Magento is a whopping big platform – even the community edition is something of a beast. That gives it a nasty learning curve, and while, in most cases, it simply works, there are some places where it tries to be clever, with mixed results.
The product search is a case in point. A friend was recently trying to get it to cooperate, but the way the results were being returned made it quite unusable. By default, the search uses an OR comparison to find what you’re after, so if you look for “web development books”, it will give you any product whose description contains “web”, “development”, or “books”. Since the order or relation of the words is not considered, you might end up with Twilight as a top result, which I’m sure you’ll agree, is not conductive to your users not gutting you with a rusty fork.
The easiest way I found to fix this, is to change the search query, defined by the fulltext.php file (/app/code/core/Mage/CatalogSearch/Model/Mysql4/fulltext.php). Continue reading
A few weeks ago, a club I’m a member of was updating its membership information. Since the data was being collected in a Google spread sheet, I thought it would be interesting to create a map visualization to show where the members come from. In this post, we’ll write a map overlay which will generate a display like the one in the following image using data drawn from a Google spread sheet. Basically, we’re going to give a map a nasty rash.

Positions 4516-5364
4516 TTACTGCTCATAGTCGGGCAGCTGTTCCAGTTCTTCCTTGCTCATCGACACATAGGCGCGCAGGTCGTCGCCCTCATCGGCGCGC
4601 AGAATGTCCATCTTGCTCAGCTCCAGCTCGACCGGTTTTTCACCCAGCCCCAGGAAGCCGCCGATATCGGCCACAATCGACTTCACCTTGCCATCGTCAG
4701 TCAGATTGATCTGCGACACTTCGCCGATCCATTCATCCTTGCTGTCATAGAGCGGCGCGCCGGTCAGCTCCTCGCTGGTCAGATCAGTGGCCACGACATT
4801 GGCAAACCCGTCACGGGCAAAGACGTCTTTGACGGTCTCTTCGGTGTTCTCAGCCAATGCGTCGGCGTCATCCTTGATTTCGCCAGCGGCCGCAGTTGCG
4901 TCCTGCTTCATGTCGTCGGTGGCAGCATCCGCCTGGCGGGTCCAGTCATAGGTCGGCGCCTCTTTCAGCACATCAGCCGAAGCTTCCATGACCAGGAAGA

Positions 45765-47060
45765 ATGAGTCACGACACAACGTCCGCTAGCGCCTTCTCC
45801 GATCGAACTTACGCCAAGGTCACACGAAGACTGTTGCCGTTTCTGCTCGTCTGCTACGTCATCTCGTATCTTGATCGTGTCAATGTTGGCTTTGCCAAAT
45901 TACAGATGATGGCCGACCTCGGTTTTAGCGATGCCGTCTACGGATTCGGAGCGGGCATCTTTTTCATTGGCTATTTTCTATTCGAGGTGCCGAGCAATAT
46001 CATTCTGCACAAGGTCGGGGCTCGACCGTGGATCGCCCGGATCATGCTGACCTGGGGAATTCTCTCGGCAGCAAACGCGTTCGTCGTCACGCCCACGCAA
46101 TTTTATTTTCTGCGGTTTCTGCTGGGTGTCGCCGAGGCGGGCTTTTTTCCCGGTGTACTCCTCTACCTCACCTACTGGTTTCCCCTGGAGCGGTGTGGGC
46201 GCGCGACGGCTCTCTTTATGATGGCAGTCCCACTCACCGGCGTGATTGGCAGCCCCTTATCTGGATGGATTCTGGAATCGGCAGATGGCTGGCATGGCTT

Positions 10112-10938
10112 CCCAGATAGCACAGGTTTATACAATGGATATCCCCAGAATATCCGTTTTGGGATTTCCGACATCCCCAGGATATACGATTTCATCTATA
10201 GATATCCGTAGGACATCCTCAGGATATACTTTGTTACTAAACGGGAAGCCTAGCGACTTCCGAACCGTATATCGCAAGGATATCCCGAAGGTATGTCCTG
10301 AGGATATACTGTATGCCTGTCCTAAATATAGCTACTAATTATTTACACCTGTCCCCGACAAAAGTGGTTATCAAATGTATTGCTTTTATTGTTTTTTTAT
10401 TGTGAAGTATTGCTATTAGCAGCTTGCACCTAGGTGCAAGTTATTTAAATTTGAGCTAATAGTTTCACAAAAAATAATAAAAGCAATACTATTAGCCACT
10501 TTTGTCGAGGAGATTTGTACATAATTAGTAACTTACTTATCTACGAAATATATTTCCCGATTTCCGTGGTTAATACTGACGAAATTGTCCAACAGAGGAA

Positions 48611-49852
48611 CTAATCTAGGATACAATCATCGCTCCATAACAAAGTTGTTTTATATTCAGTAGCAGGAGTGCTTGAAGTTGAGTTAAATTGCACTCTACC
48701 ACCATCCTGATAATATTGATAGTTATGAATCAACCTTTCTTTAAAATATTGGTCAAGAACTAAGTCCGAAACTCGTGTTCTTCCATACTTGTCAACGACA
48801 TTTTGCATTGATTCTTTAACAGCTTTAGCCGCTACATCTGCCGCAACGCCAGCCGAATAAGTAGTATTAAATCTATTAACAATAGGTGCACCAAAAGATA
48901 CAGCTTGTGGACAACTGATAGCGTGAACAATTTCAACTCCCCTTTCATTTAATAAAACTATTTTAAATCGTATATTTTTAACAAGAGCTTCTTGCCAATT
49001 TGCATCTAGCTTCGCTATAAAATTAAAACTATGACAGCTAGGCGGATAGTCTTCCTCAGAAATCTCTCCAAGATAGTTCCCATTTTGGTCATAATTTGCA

No, it’s not some kind of wierd coder pr0n. Just released some of my scripts on the jQuery plugin repository at http://plugins.jquery.com/users/karlagius/track
Aiming to release the contact list plugin on to the WordPress repository next, when and if I have time to clean it and update it to the latest version of wordpress and jQuery.
A few days ago, my next desk neighbour, Joe, put together a neat little Chrome extension which adds keyboard shortcuts for use in NeoGAF. It looked like fun, so I wanted to make one too, and, over the course of a smoking break, decided that it should tell me how many days are left until next St. Patrick’s day. Because hey, beer.
Version 0.1 of the plugin can be installed from its own page in the Chrome extensions repository. Enjoy!
The icons used in the plugin are from the Windows Beer Set from iconka.com.
A couple of months ago, we were tasked with creating an API to expose some functions in our system to third party developers. We chose to expose these functions as a series of REST web services. I got to play with Jersey, the reference implementation of JSR 311 (Java API for Restful Services); this turned out to be a nice surprise, as it proved to be extremely powerful and elegant. In this post, we’ll create a very simple REST web service using Jersey.